What Does Buffalo Bills’ Rookie LB Preston Brown Bring To The Defense?

The Buffalo Bills have fielded some of the worst defensive units in terms stopping the run in the National Football League over the past several seasons. In order to make a change, the front office utilized their third-round draft pick on a big, strong middle linebacker with length and pop in Preston Brown, an unheralded prospect out of Louisville.

While Brandon Spikes, a proven run-stuffer, was signed during free agency as the team’s projected starting middle linebacker, Brown has the necessary tools to surpass the four-year veteran, who was brought in presumably as a one-year rental, barring circumstances.

Brown is a throwback-type of middle linebacker when compared to the ultra-athletic coverage ‘backers being more and more prevalent in the high rounds of recent drafts. He’s big (6’2” 255 lbs), has length (33 ½” arms) and is extremely physical at the point of attack.

 

In the above video, Brown’s willingness to come up to the line and make a hit is clear. He quickly diagnoses the run and delivers a textbook hit, stopping the running back for a loss. What Brown lacks in straight-line speed (4.86 40-yard dash), he makes up with instincts, that allow him to always finish a play around the ball. At Louisville, Brown was utilized as a downhill player, blitzing on most pass plays, or filling gaps and making plays at or behind the line of scrimmage against the run. However, while primarily a run stopper, Brown’s instincts and quick feet allow him to not be a total liability in pass coverage, despite his low timed speed. In the following clip, Brown drops into an underneath zone, before reading the pass and batting it down, before the wide receiver has a chance to make a play.

Although Brown can drop into coverage, his role, and mentality, as an aggressive run stuffer was exploited with play action at times, as displayed in the clip below. Brown bites hard on the fake, allowing his man to get behind him for a reception.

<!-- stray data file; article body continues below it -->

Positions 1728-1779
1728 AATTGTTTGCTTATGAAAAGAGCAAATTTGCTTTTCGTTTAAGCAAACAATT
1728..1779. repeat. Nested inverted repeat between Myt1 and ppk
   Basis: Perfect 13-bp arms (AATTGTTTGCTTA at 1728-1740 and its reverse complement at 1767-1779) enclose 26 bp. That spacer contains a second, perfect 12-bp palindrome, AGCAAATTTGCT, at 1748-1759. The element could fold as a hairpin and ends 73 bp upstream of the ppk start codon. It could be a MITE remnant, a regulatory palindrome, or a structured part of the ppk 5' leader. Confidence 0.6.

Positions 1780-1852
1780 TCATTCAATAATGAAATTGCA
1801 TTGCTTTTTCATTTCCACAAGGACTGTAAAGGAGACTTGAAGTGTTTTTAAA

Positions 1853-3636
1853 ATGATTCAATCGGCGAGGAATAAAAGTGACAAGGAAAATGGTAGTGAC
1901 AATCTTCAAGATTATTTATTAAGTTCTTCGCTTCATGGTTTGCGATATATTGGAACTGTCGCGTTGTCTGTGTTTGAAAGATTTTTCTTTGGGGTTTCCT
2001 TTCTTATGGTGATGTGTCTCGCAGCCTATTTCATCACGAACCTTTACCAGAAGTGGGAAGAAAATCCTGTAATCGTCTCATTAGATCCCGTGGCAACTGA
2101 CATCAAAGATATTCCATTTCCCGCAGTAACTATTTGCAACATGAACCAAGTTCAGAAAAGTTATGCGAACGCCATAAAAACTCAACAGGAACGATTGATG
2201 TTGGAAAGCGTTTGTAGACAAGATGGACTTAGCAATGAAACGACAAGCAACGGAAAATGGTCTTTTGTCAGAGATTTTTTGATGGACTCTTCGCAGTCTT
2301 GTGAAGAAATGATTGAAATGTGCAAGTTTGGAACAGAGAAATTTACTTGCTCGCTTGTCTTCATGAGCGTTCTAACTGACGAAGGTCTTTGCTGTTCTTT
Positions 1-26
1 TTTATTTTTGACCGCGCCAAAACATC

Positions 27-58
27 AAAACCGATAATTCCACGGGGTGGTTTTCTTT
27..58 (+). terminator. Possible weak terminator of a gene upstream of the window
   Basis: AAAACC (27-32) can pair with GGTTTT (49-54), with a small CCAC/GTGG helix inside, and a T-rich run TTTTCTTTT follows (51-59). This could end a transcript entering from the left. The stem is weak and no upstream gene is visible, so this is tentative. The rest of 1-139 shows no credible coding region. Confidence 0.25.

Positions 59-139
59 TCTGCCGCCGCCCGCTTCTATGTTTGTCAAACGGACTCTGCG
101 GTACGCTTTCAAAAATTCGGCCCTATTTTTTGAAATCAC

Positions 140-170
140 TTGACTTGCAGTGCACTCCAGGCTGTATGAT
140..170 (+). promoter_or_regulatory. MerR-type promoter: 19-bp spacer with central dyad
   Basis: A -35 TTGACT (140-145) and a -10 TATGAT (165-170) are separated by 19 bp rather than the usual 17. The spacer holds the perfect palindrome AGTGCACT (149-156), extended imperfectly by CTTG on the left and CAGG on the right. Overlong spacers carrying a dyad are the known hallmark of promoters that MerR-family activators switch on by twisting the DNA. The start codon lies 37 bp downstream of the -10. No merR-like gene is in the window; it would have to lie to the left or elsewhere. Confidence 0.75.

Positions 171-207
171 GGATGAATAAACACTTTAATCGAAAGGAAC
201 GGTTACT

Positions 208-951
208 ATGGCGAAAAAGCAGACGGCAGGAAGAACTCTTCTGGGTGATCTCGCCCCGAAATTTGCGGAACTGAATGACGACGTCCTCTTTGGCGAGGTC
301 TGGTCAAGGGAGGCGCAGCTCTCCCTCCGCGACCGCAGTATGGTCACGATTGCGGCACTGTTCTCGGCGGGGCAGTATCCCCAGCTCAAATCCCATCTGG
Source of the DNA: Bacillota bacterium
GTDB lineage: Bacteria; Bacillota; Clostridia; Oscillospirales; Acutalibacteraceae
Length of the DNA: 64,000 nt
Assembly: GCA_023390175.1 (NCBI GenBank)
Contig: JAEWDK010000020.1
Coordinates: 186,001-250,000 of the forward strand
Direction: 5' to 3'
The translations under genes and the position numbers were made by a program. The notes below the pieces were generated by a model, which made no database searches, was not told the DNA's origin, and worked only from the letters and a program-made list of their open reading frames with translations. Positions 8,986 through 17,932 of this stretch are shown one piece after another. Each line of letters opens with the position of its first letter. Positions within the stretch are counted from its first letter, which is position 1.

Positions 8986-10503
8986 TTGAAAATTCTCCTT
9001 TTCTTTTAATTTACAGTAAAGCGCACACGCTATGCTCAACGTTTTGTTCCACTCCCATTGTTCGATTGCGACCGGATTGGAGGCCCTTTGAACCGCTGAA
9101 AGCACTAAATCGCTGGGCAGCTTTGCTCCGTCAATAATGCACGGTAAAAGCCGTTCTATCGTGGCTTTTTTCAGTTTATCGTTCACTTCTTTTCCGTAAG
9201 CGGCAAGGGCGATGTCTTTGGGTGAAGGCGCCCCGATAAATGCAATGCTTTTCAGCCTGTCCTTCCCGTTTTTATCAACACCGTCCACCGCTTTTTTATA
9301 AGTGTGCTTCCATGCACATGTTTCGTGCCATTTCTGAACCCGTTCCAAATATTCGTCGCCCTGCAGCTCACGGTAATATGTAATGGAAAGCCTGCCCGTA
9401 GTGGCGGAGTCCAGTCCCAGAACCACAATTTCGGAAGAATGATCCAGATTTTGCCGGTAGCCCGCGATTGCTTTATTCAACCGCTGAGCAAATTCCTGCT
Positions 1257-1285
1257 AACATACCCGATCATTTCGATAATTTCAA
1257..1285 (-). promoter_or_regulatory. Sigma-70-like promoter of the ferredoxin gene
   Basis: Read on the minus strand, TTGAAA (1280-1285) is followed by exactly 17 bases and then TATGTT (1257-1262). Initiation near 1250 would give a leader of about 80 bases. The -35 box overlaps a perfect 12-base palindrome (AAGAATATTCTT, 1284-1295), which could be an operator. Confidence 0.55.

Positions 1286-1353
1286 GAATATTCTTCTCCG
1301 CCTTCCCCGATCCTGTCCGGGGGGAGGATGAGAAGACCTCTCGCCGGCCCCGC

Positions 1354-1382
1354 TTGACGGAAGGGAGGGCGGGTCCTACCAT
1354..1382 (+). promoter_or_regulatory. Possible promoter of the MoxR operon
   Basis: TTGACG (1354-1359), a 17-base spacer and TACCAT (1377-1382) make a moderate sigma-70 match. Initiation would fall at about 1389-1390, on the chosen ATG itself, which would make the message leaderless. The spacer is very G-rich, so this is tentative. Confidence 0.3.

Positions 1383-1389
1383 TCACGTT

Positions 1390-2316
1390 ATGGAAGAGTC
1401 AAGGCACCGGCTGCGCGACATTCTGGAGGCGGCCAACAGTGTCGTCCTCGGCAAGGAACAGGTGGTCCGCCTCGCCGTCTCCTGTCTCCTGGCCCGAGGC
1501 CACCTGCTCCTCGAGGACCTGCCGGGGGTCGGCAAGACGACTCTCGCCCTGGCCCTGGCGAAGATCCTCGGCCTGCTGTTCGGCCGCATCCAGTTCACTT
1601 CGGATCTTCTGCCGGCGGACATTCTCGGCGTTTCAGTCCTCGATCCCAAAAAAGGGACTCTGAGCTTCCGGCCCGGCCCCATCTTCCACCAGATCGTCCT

What stood out most to me about Brown’s game as a collegiate athlete was his ability to get off blocks by using his hands. Most college linebackers are able to “win” at a high rate, simply based off of their athletic ability to get around blocks, rather than work through them.

In the following clip, Brown shows an uncanny ability to consistently fight with his hands, anchor against blockers, while effectively stacking and shedding.

Overall, Preston Brown is an extremely intriguing player, to me at least. He’s got everything you want in a linebacker—size, strength, aggressiveness, length, and fluidity. Like most young linebackers, he’ll have to deal with an adjustment period as he learns the nuances of the professional game, but he has the skill set necessary to make an early impact.

With the Bills, he’s in a good spot, as he can learn for a year under a veteran with a similar skill set and on-field attitude in Brandon Spikes, and he won’t be asked to take on too much responsibility in his rookie season.

The coaching staff has already toyed with Brown as the first-team “Mike” in nickel, in favor of Spikes, which is a testament to his underrated athleticism.

While Brown flew under the radar for most of his collegiate career, through the draft process, he certainly has a chance to make a name for himself within the next two seasons on the Bills’ defense.

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